In this series, we have looked at some of the issues that might arise and matters you might need to address when selling or winding up your practice and, in the previous article, at ongoing obligations after you retire such as insurance and record-keeping. But arranging and paying for insurances is not the only ongoing financial matter you may need to address after ceasing to practise; a number of tax and accounting issues may arise as well.
What, if anything, you need to do will depend on whether you carried on your practice as a sole trader or through a partnership or company, and whether you have wound up your practice or sold it. You will need to think as well about the impact that ceasing to practise will have on your liabilities and obligations in respect of income tax, payroll tax and VAT, to name just some of the more obvious considerations.
If you are selling your business or retiring from a partnership that others are continuing, you may be able to rely on the purchaser or the remaining partners to deal with some of these issues. But if you are winding up your practice you will be responsible for these yourself, and will have to consider whether you need to file final returns and de-register for VAT payment. Remember that if you are selling your business, you are likely to have to indemnify the purchaser against unpaid tax relating to the period during which you owned the business.
As with many of the issues that arise when ceasing to practise, it may be worth seeking expert advice to ensure that everything is done properly, as some aspects can prove complex. Your solicitors or accountants should be able to assist. You also need to consider what you need to do with invoices that are unpaid at the date you cease practising. Again, this may depend on whether you are selling your business, retiring from a partnership that others are continuing, or winding up your practice.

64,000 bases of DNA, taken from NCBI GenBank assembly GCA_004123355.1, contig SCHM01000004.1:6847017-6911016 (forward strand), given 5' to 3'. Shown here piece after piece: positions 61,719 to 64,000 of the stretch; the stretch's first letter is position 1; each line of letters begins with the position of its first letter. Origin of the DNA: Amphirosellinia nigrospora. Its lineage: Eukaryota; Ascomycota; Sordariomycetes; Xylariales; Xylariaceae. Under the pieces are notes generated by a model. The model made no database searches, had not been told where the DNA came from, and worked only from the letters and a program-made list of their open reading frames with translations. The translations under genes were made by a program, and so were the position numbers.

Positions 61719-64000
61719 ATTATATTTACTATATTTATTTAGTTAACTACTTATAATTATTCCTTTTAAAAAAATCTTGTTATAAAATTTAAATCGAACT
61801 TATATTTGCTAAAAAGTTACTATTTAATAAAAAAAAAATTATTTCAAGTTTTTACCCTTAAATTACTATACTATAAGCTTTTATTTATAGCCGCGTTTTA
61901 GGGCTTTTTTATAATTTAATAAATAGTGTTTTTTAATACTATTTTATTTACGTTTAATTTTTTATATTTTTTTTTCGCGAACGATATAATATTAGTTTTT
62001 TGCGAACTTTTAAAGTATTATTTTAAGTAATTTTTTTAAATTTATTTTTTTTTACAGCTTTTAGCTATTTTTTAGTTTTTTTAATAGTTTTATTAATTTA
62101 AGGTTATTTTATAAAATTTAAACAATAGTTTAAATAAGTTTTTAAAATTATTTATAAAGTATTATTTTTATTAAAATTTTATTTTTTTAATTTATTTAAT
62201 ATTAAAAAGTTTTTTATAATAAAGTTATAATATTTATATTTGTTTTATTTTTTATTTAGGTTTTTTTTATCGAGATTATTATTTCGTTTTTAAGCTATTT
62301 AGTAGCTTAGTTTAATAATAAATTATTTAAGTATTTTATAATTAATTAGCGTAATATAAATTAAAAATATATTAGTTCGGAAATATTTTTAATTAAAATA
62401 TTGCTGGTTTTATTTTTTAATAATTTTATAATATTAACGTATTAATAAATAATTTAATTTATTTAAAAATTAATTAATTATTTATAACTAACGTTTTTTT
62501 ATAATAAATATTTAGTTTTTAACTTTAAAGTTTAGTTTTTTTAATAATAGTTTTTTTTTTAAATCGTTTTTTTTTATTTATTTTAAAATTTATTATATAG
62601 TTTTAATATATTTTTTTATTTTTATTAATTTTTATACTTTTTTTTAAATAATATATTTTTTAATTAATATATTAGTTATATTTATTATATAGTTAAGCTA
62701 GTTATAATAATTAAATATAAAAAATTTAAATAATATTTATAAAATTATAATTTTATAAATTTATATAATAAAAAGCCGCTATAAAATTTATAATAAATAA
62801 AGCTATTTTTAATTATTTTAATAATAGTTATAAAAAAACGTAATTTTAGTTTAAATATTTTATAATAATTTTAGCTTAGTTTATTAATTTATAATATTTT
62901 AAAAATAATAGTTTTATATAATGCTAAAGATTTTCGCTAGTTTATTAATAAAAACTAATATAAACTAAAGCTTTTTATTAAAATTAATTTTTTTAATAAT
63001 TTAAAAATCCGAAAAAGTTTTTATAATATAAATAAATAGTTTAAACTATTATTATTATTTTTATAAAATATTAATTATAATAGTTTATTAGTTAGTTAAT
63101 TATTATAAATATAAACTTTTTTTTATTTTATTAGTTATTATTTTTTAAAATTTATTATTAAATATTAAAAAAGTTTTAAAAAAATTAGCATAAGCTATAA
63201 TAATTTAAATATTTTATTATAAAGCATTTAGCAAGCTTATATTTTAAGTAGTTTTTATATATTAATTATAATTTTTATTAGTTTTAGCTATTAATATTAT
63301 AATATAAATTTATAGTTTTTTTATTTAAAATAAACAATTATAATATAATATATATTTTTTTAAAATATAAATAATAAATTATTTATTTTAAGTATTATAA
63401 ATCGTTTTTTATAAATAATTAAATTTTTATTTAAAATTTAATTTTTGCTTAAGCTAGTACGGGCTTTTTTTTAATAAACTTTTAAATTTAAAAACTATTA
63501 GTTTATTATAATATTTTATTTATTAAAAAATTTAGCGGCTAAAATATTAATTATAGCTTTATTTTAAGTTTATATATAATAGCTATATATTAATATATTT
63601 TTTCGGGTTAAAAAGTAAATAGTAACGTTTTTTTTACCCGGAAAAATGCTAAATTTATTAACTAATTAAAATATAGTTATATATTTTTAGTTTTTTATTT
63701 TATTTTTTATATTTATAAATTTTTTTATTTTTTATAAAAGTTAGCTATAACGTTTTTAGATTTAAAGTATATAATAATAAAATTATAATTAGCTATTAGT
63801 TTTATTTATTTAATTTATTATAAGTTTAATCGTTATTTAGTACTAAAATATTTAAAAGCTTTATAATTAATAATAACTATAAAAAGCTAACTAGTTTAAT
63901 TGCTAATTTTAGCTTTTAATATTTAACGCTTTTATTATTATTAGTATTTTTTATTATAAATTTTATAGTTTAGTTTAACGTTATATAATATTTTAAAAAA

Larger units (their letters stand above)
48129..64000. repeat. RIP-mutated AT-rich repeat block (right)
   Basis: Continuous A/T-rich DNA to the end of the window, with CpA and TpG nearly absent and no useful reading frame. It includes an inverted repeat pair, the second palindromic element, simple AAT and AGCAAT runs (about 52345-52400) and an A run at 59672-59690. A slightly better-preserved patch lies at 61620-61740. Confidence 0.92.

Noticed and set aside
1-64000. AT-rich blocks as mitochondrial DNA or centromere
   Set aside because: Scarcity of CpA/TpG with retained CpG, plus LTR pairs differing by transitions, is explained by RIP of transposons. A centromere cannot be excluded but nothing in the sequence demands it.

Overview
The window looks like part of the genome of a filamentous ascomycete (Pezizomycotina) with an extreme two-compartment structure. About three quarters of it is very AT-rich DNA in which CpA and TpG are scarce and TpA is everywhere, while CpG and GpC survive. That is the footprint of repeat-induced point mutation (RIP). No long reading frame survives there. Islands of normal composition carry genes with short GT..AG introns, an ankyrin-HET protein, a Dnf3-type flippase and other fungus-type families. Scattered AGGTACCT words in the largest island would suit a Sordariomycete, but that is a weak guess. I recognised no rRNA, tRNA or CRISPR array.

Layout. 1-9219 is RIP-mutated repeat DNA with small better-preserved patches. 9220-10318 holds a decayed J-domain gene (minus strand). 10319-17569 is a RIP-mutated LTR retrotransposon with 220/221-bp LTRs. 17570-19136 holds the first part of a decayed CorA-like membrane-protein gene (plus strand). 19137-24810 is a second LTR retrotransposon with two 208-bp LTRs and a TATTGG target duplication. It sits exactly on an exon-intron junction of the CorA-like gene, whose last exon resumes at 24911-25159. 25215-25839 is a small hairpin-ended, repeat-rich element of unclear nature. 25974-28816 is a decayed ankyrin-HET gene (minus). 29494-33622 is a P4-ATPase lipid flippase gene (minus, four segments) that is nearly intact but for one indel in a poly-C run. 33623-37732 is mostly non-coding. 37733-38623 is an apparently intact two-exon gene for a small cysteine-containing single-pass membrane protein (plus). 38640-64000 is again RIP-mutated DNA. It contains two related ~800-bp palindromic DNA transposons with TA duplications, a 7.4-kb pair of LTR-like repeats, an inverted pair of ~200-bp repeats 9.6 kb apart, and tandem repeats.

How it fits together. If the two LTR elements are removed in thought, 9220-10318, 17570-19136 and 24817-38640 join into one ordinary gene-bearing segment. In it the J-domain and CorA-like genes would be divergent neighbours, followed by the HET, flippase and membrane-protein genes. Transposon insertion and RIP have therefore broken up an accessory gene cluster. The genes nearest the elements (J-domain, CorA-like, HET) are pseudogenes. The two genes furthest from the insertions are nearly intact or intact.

In the former case, the purchaser or remaining partners will probably pursue outstanding invoices, although there may be an adjustment to the purchase price or your final payment from the partnership if any of these are not paid. Usually, where you sell your business, the sale and purchase agreement will set out what adjustments will be made to the purchase price to reflect any bad debts. If, however, you are a sole trader and are winding up your practice, you will have to arrange the collection of any outstanding invoices yourself. Whichever situation applies, if significant amounts are outstanding when you cease practising you should ensure you appreciate what the financial consequences will be if any of these remain unpaid.
Finally, even when all else has been sorted out, you may be asked to help resolve any issues arising from the work you did before you ceased practising. You may be obliged to help not only by the terms of the sale and purchase agreement or your retirement from the partnership but also under any professional indemnity policy covering you for claims arising after ceasing practice.
The issues discussed in this series are some of the main ones to address when you decide to stop practising. It will take some time for you to make the necessary arrangements to cease practising, and you should start planning the process well in advance of your intended retirement date. If you do, matters should run smoothly and you will be able to enjoy a happy retirement, with little or no need to worry about your former career.
Alexandra Anderson is a partner and Jonathan Angell is a consultant at Reynolds Porter Chamberlain firstname.lastname@example.org email@example.com
Related competencies include: Business planning